To their credit, ACOG’s website does acknowledge COVID vaccination could delay menstruation. A large COVID vaccine study published last July found that “periods were late by less than 1 day on average.” When asked about this, Dr. Anthony Fauci told Fox News’ Bret Baier, “The menstrual thing is something that seems to be quite transient and temporary. We need to study it more.” But saying for two years that we don’t have enough studies is ironic when Fauci himself commanded an annual research budget of $6 billion. A Swedish study published last month in The BMJ found that an adjusted 26% increased risk of menstrual disturbance after the COVID vaccine in women age 12-49.

Since early 2021 women were reporting changes to their periods and unexpected vaginal bleeding, calling for proper study. Last October, the European Union’s regulator advised that “heavy menstrual bleeding” be added as a side effect on Pfizer and Moderna vaccine labels. Here in the U.S. there’s been no such update to product labeling.

This lack of humility was also evident when healthy young women were told with incredible absolutism that the COVID vaccine cannot affect fertility. The right answer should have been: We don’t think it will affect fertility but we don’t have any good data on the question. A Journal of the American Medical Association (JAMA) study published last fall concluded that, “Findings of this study suggest that receipt of the first inactivated COVID-19 vaccine dose 60 days or less before fertilization treatment is associated with a reduced rate of pregnancy.”

The medical establishment has also blindly pushed for universal COVID vaccination and boosters in lactating mothers. This recommendation came before a study in JAMA Pediatrics discovered vaccine mRNA particles in breast milk. The finding was so unexpected that it became the journal’s No. 1 most discussed study of 2022, according to the JAMA website. Coming in second was a study reporting myocarditis after COVID vaccination, and third was a study I authored with my teams at Johns Hopkins on durability of natural immunity. It’s telling that the most discussed JAMA studies of 2022 were all on topics that public health officials have consistently downplayed.

In the absence of good data, organized medicine chose the path of stern paternalism. But in my experience as a physician, it’s far better to properly inform a patient rather than steamroll their questions. It may be that Pfizer’s pregnancy trial would have been favorable to the vaccine, showing that the benefits outweigh harms, but Pfizer has not released the data. Perhaps the data was not favorable, or perhaps Pfizer realized they had convinced the medical establishment without data, so why run the risk of sharing what a placebo-controlled trial shows?

In the absence of good data, organized medicine chose the path of stern paternalism.

Perhaps the most famous example of hidden trial data is the 1989 Minnesota study that found there were more deaths in the group that ate a low-fat diet than in the control group that did not. The study was completed in 1973, 16 years before it was released to the public. When asked about the delay, the lead investigator, Dr. Ivan Frantz, famously said “we were just so disappointed in the way they turned out.”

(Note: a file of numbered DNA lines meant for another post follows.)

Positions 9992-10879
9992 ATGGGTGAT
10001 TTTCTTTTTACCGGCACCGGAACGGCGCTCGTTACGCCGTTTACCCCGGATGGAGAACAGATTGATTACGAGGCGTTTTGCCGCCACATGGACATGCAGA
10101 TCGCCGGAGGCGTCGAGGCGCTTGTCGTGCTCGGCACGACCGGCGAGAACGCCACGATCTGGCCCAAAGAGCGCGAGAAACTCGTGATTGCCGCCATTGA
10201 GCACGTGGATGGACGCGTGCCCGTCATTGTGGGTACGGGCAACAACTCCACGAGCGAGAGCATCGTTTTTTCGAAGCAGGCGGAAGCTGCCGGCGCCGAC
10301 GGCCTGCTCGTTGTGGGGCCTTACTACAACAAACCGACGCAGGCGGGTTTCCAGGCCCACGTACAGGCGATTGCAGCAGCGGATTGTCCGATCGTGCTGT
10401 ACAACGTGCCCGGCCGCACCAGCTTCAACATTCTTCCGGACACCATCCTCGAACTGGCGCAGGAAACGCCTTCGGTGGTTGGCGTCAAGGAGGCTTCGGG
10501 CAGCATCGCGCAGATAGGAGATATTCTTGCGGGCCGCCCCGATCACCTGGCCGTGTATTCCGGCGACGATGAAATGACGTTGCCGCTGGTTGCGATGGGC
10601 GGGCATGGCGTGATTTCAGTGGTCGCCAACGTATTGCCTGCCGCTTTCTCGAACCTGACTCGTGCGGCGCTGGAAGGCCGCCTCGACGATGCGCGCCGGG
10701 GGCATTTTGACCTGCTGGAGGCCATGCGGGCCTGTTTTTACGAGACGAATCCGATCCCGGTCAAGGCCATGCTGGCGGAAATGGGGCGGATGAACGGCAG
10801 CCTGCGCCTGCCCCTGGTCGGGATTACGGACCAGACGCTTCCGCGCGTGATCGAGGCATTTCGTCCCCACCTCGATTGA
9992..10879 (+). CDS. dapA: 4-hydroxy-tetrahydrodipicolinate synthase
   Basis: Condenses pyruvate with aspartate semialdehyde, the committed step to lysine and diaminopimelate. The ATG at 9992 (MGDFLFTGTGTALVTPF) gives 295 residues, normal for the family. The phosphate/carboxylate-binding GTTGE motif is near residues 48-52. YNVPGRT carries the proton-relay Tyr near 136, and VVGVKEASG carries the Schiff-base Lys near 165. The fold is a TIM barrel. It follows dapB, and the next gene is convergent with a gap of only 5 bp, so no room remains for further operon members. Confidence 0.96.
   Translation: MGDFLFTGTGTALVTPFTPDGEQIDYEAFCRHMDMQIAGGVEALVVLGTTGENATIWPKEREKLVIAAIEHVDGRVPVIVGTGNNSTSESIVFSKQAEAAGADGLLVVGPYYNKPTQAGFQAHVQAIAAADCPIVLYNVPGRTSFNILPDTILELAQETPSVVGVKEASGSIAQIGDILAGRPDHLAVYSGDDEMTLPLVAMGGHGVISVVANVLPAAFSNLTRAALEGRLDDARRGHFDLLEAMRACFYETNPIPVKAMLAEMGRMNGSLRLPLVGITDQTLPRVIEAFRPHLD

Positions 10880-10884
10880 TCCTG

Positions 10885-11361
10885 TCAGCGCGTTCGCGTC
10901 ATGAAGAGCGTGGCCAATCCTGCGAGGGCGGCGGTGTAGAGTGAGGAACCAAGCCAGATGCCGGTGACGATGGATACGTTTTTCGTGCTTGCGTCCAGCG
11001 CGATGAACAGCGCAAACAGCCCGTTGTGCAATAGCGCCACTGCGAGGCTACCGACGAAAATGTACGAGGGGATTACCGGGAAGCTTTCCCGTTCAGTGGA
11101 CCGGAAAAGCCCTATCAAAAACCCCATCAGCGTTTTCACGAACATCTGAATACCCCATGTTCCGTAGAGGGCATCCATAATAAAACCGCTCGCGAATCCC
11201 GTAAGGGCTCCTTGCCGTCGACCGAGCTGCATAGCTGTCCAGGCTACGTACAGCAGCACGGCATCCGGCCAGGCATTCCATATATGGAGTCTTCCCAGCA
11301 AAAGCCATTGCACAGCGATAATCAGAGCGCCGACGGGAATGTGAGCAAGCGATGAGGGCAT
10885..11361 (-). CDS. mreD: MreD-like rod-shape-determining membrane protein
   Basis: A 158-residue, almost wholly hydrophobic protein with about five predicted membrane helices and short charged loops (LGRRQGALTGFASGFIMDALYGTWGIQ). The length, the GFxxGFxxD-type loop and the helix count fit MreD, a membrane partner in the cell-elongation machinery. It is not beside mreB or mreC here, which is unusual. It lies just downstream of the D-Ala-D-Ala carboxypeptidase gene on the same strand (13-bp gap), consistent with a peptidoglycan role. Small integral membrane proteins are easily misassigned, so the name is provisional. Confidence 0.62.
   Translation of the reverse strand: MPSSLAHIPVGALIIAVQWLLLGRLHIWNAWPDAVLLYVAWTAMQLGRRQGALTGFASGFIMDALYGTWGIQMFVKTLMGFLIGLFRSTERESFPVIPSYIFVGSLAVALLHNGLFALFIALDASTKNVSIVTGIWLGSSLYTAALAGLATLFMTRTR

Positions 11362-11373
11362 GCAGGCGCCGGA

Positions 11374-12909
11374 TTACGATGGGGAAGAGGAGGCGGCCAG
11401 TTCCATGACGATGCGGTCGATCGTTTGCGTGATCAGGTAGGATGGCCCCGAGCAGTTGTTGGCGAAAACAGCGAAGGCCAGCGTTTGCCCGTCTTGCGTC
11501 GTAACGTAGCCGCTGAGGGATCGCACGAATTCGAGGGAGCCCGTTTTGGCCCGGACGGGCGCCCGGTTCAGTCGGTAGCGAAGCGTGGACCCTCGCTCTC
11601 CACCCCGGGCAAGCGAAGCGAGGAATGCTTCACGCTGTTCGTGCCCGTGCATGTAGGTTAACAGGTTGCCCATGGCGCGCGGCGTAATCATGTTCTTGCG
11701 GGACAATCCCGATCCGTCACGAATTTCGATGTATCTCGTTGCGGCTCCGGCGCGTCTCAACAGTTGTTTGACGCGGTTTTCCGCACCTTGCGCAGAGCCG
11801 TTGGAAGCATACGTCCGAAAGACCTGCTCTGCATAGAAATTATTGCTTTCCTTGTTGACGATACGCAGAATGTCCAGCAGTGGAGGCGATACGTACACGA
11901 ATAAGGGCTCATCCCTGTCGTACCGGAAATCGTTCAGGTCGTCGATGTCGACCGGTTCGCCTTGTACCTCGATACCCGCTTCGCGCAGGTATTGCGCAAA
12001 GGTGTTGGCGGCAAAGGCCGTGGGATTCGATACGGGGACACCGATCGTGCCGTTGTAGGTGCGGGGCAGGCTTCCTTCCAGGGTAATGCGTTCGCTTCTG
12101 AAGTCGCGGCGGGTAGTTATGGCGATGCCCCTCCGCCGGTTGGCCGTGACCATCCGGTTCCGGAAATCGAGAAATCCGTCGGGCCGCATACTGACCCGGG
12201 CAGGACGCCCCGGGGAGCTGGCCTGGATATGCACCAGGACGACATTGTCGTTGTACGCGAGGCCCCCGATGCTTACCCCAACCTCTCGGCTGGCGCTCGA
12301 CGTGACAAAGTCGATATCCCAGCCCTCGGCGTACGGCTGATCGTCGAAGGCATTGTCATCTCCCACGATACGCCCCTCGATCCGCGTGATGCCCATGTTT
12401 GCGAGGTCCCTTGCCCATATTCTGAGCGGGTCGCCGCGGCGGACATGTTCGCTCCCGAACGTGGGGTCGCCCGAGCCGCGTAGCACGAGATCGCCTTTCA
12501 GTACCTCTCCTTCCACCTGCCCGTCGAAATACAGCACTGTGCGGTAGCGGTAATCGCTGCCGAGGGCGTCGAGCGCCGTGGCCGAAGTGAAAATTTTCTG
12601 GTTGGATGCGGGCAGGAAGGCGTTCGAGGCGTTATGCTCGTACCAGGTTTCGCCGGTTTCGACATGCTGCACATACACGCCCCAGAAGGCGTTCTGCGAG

The FDA recently authorized a second round of COVID bivalent vaccines for people over the age of 65, with no supporting clinical data. The authorization came a month after the FDA leaked to the press their intention to do so. This is the Biden administration’s new way of running the FDA. Leak something to the media, gauge public backlash, and fast track authorization of the drug without the supporting data typically required.

Is the COVID vaccine safe in pregnancy? Probably. But cutting corners on research and pushing vaccines without data is dangerous. It’s probably why 58% of women under age 50 say they do not trust public health officials when they say that the COVID vaccine is safe and effective in pregnancy, according to a University of Pennsylvania study published last month. Overall trust in the CDC is down from 69% pre-pandemic to 44% today. Dishonesty has consequences.

Even if the vaccine’s benefit outweighs the risks in healthy pregnant women, a review of 65 studies published in The Lancet in February concluded that natural immunity is at least as effective as vaccinated immunity, and probably more effective. So why is the medical establishment blowing through so much political capital on a blanket campaign to immunize those already immune?

For those who think the boondoggle of COVID policy has ended, consider the fact that just two months ago, public health officials beclowned themselves by insisting Novak Djokovic could not enter the U.S. to play tennis outdoors because he’s not vaccinated. This position, known as Biden’s “Djokovic doctrine,” embodies persistent errors in public health groupthink today, from ignoring natural immunity to downplaying vaccine induced myocarditis in young males to overlooking data on how extremely low risk the virus is for healthy young people to segregating people by vaccine status.

And just this week, the Biden White House required college athletes who won national championships visiting the White House to mask and stay six-feet apart if they are not vaccinated.  Even if they have natural immunity.  What does Mandy Cohen have to say about this standing policy still in place today?

To rebuild trust, the medical establishment—including physician associations and academic leaders—should be honest about what is known and unknown, rather than lock arms and broadcast its dogmas as science. For every subgroup in the population, medical science has long held high the principle of requiring data before making strong recommendations. Women should not be treated any differently.

Marty Makary, M.D., M.P.H., is a professor at the Johns Hopkins University School of Medicine and author of The New York Times bestselling book The Price We Pay.